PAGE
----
War cost estimates
Published: June 12th, 2012
The U.S. combat mission in Afghanistan may end in by 2014, but that doesn’t mean troops will be coming home. And it certainly doesn’t mean that war costs will end any time soon.
The situations in Iraq and Afghanistan are very different, but Iraq can still tell us something about what may happen in Afghanistan. President Obama declared an end to the combat mission in Iraq at the end of August 2010, when there were close to 50,000 U.S. troops in the country. One year later, there were still around 40,000. If the Iraq government hadn’t refused to grant U.S. troops legal immunity, they would still be in Iraq today.
We’re likely to see something similar in Afghanistan. The U.S. and NATO allies will transition the lead combat mission to Afghan forces mid-2013, but the International Security Assistance Force
combat role will not end until 2014. What the U.S. military presence in Afghanistan will look like post-2014 is anyone’s guess, but the U.S.-Afghanistan Strategic Partnership Agreement explicitly “provides for the possibility of U.S. forces in Afghanistan after 2014.”
Sustaining an expansive the U.S. presence in Afghanistan will be expensive, especially if the number of deployed U.S. troops stays high. The U.S. has already agreed to pay $2.6 billion per year through 2024 for the Afghan security forces. Add to that some $8 billion – that Department of State request for war-related operations in 2013 – and you’re already over $10 billion, without even looking at the Department of Defense budget. DOD’s reset account – funds to repair and replace equipment used in combat operations – came to $13 billion in 2012.
Costs to sustain U.S. troops, however many stay in Afghanistan post-2014, are in addition to all these costs, meaning U.S. taxpayers will continue to pay billions to finance the war for years to come.
Published: March 27th, 2012
The Afghanistan War will end eventually, the troops will come home, and the United States taxpayer will start saving billions a week. However, U.S. operations in Afghanistan will continue to be a significant expense long after the troops come home.
We can look to Iraq as an example. The last U.S. troops left Iraq in December 2011, three months into fiscal year 2012. In FY12, we budgeted over $14 billion for operations in Iraq—that includes Department of Defense funding ($9.6 billion) as well as Department of State and foreign aid ($4.8 billion).
The fiscal year 2013 request is much less than that, but still significant—about $7.6 billion. $2.9 billion is for DOD’s “reset of equipment from deploying in Iraq.” Assuming reset costs decline steadily, that still leaves over $5 billion for State and foreign aid. Further, assuming we continue to maintain a diplomatic presence in Iraq, that $5 billion per year will likely continue.
There’s every reason to believe that the transition from DOD to State,soldiers to civilians, in Afghanistan will be at least as expensive. For one, Afghanistan already gets more in foreign aid than Iraq—$2.3 billion in 2012. Assuming the civilian presence expands as U.S. diplomats replace soldiers, the Department of State in Afghanistan will increase too.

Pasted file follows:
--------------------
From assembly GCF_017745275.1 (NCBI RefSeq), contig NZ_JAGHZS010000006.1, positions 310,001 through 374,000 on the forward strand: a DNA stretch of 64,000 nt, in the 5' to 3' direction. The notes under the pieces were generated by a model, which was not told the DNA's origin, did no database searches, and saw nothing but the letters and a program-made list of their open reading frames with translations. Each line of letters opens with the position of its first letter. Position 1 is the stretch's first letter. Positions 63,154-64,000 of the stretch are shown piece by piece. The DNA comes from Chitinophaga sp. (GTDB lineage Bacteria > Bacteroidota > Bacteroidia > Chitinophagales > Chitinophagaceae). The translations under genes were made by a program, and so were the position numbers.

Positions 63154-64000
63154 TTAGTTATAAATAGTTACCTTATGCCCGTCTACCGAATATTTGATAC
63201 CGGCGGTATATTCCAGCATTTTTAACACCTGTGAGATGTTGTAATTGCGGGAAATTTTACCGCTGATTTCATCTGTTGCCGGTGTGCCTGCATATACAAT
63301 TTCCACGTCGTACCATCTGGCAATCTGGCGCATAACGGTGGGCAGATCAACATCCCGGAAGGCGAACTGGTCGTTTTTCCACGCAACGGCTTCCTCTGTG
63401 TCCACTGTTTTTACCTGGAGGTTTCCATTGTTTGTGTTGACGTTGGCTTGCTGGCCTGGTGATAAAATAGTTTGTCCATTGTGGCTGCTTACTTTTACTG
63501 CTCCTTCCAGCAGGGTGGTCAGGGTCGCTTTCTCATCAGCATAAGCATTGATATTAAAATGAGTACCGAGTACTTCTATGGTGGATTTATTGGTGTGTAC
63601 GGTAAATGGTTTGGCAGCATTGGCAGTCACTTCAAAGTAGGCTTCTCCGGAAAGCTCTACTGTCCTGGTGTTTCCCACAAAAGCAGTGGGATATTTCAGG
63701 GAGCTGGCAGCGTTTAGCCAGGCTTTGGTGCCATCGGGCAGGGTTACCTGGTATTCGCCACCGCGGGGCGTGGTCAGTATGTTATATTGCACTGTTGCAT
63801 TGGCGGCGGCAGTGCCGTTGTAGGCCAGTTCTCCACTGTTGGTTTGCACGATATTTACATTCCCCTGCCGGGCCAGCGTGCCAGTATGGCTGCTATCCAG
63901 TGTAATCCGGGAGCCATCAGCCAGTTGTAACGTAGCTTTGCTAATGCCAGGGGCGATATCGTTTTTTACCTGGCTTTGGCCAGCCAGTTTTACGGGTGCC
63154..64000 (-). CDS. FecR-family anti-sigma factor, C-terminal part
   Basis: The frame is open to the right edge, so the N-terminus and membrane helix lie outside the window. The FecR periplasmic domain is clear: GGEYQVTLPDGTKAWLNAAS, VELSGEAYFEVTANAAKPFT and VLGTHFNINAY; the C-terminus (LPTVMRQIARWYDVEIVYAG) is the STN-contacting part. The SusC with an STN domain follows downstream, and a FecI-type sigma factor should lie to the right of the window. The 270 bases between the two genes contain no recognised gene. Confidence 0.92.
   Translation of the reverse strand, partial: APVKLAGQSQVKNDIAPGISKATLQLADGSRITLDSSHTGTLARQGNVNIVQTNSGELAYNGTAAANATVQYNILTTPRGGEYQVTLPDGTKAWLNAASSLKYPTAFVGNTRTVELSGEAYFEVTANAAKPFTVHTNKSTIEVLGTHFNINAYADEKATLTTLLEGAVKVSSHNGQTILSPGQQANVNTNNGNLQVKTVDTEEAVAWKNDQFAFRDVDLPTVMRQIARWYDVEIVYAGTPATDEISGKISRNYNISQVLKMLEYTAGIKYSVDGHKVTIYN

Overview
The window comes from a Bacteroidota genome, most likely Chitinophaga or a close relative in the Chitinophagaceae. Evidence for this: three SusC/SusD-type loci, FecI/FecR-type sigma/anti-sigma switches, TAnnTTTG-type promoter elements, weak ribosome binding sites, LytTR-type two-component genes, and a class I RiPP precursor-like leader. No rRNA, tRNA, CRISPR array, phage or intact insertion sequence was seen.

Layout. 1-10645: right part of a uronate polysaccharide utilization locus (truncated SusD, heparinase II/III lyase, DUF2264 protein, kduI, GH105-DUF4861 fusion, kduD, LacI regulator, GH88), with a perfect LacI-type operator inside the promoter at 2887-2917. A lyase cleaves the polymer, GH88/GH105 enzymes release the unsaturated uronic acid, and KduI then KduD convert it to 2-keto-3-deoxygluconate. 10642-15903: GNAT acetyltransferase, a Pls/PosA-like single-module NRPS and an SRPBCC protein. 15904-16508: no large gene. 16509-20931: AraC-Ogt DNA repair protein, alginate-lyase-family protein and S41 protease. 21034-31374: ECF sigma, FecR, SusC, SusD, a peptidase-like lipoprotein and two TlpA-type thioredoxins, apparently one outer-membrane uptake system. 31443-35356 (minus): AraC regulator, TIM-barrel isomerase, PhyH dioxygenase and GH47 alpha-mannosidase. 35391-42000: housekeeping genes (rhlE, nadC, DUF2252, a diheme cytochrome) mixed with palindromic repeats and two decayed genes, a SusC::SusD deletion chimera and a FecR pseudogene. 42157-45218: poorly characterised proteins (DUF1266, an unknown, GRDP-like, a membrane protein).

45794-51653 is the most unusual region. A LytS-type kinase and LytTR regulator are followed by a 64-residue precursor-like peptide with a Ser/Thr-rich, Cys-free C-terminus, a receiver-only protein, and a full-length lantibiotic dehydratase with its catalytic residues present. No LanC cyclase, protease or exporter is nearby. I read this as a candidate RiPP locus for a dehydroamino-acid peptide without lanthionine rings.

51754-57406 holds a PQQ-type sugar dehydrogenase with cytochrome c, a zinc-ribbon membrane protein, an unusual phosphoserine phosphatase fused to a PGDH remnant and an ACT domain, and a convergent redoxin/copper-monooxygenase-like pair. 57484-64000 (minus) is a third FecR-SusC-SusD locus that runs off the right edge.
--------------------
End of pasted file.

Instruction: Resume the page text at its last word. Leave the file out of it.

On top of diplomatic operations and State-funded foreign aid, Afghanistan gets a big chunk of change through the Department of Defense. The Afghanistan Infrastructure Fund and the Commander’s Emergency Response Program came to $800 million in 2012. Since these funds are for Afghanistan reconstruction projects, they may continue after U.S. troops leave.
Then there is the small matter of training and equipping the Afghanistan Security Forces. The 2013 DOD request is $5.7 billion, a big drop from $11.2 in 2012. Considering Afghanistan’s financial situation, local security forces will likely rely on foreign funds for many years—meaning $5 billion per year is about what we can expect to pay for the next several years to support Afghan’s security forces.
We still haven’t even gotten to the one big question: what about U.S. troops? If you thought that all U.S. troops will be leaving Afghanistan by 2014, think again. The administration has consistently emphasized 2014 deadline, the date agreed to at the Lisbon summit, as the deadline for transitioning to a training role, meaning local forces will take the lead in combat. By and large U.S. officials have stuck to that date, with a few hints of starting to transition early and ending by 2013.
Here’s the catch: the U.S. combat mission may end in 2014, but that doesn’t mean all troops will leave. The majority of the 68,000 left may come home by 2014. However there is considerable support for leaving anywhere from 10,000 to 35,000 troops to serve as trainers and advisors to the Afghan National Security Forces. The costs associated with maintaining a military presence after 2014 are unclear, but it won’t be cheap.
There are good arguments to be made for leaving military advisors and for maintaining a diplomatic presence in Afghanistan. But that argument must be made in a budget context, because whatever we decide, we’ll have to pay for it.
Published: February 24th, 2012
The US has spent around $86 billion on Afghanistan reconstruction efforts since 2002, according to a report from the Special Inspector General for Afghanistan Reconstruction. The majority of these funds, some $52 billion, is for training and equipping the Afghan security forces. The remaining $34 billion goes towards governance and development, counternarcotics efforts, and humanitarian aid.